Please tell ALL Facebook partners what you want to keep private
Here are three critical quotes from an article about DeepFace, the Facebook automatic face recognition system, followed by my explanation of what they really mean
(text in parentheses is my own synthesis or comment):
- “Appear in a photo taken at a protest march, a gay bar, or an abortion clinic, and your friends might recognize you. But a machine probably won’t - at least for now.”
- “Once DeepFace identifies your face in one of the 400 million new photos that (you, or anybody who took a picture with you in it) upload every day, “you will get an alert from Facebook telling you that you appear in the picture… You can then choose to blur out your face from the picture to protect your privacy.” Many people, however, are troubled by the prospect of being identified at all - especially in strangers’ photographs. Facebook is already using the system, although its face-tagging system only reveals to you the identities of your “friends.”
- “The intention is not to invade the privacy of Facebook users… but rather to protect it”
What could Facebook really do with DeepFace?
Here are the same quotes above, translated:
- the mechanism above will only “protect your privacy” at the level, and in the way, that is by far the less important: it will not let other Facebook products, er, I mean “users” like you, the possibility to discover that you were indeed in that march, bar, whatever
- whenever Facebook recognizes you in a photograph, it will kindly ask YOU to confirm a) that it’s really you and b) that being associated to that event, place or people would indeed cause trouble to you, or at least embarrassment
- and then, Facebook will promptly store even those confirmations in its database. At immediate disposal, in practice, of every government organization and/or any of the commercial partners, from advertisers to banks, insurance companies or potential employers, with which it may ever enter a partnership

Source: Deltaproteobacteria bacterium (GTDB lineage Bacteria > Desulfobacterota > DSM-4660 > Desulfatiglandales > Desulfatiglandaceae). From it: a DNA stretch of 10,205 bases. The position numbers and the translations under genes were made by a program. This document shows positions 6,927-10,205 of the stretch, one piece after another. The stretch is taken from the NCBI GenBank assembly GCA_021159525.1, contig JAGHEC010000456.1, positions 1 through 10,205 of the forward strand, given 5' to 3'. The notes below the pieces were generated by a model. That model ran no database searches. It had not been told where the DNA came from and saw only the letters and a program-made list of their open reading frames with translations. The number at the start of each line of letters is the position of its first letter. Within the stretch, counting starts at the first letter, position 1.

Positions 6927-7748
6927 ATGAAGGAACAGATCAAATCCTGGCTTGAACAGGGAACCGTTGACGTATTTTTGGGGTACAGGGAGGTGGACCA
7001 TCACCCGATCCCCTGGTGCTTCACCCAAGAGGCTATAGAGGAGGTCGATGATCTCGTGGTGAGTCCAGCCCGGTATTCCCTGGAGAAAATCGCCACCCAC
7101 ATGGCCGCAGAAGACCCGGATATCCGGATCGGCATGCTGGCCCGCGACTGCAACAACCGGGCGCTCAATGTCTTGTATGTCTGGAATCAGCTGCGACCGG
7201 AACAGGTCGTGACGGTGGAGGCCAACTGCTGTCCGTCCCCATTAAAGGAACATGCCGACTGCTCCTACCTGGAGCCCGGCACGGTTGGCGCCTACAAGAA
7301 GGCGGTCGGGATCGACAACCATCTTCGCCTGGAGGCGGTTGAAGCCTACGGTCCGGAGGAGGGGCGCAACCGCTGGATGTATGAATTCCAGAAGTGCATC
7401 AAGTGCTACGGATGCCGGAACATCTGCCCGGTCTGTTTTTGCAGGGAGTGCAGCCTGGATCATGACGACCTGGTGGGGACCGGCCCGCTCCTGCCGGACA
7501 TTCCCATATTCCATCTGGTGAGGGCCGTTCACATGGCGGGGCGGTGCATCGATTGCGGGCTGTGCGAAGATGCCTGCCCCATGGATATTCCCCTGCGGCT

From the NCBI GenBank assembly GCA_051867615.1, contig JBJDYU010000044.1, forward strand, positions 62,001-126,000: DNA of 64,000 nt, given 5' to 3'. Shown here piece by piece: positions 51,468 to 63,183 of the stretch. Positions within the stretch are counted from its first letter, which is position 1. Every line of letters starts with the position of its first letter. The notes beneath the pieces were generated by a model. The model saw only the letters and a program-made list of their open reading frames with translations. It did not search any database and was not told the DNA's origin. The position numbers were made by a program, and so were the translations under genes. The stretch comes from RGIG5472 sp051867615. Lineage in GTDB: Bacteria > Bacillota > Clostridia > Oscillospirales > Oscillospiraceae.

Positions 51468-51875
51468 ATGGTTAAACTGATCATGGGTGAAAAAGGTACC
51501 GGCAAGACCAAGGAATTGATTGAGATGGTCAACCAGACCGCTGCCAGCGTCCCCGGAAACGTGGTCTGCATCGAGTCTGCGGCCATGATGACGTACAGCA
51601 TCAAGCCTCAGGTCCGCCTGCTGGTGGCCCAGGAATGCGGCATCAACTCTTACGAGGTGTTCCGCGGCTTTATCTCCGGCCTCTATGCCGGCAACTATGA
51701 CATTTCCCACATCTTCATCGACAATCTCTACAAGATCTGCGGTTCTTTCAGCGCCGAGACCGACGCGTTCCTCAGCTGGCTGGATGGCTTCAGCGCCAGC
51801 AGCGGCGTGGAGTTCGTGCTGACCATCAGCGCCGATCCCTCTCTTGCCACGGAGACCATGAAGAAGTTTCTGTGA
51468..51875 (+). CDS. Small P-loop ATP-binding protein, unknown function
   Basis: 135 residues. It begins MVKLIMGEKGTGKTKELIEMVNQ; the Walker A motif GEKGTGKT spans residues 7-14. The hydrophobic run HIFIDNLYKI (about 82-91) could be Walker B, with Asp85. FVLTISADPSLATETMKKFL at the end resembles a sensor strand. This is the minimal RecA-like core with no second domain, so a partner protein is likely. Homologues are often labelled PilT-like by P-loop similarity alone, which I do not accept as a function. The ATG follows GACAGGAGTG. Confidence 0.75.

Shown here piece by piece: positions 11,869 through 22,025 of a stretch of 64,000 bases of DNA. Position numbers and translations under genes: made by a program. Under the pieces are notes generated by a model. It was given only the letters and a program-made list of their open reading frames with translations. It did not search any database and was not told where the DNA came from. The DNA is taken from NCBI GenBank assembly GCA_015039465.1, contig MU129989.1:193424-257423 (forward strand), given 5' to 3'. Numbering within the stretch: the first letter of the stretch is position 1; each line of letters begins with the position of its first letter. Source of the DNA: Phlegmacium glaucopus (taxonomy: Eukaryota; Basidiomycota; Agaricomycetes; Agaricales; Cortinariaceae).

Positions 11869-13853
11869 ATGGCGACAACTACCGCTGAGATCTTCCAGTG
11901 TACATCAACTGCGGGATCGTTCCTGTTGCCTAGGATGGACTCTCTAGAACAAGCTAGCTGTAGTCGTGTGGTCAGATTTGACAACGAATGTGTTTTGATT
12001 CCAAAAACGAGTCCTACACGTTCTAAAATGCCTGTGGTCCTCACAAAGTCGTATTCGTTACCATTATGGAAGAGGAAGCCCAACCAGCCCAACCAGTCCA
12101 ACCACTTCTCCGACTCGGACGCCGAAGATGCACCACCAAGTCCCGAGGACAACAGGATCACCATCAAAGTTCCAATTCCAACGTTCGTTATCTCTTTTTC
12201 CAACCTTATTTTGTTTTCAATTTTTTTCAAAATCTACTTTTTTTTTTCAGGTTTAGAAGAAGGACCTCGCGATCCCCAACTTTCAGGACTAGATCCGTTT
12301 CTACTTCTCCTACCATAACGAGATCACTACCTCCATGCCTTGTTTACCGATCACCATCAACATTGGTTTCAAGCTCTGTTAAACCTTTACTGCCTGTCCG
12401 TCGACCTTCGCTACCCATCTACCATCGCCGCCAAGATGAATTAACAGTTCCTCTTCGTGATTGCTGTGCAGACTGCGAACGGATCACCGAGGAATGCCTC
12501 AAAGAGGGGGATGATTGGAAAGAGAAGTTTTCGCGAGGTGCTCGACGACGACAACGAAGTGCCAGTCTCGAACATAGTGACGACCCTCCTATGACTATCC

- since bits can be copied forever, even if Facebook closed shop tomorrow, every person or organization who had (or could have in the future) ONE opportunity to copy DeepFace data may be able to figure out, ten or twenty years from now, that yesterday you went to a protest march to support some cause, etc.. even if you changed your mind this morning and will never, ever do it again
- add street cameras to the picture, and Orwell’s Big Brother starts looking like Winnie the Pooh
And the conclusions are…
- What other human beings (may) discover about you when they personally visit facebook.com is, and will always remain, the very, very, very last of your problems. It’s irrelevant, really. It’s like worrying that a meteor may hit you, while you are standing at night in the middle of a crowded highway
- what matters is only that Facebook will always know, and in practice be able to share it as it pleases with governments or commercial partners, everything that you put in it
- (above all) including everything you “report” about other people, while what to tell Facebook should be THEIR decision only
- So the least you use Facebook, and the least you put there, no matter how “set to private” it is, the better it is for you and your fellow Facebook products, er, I mean “friends”
You can read the whole article from which I took those quotes at sciencemag.org.
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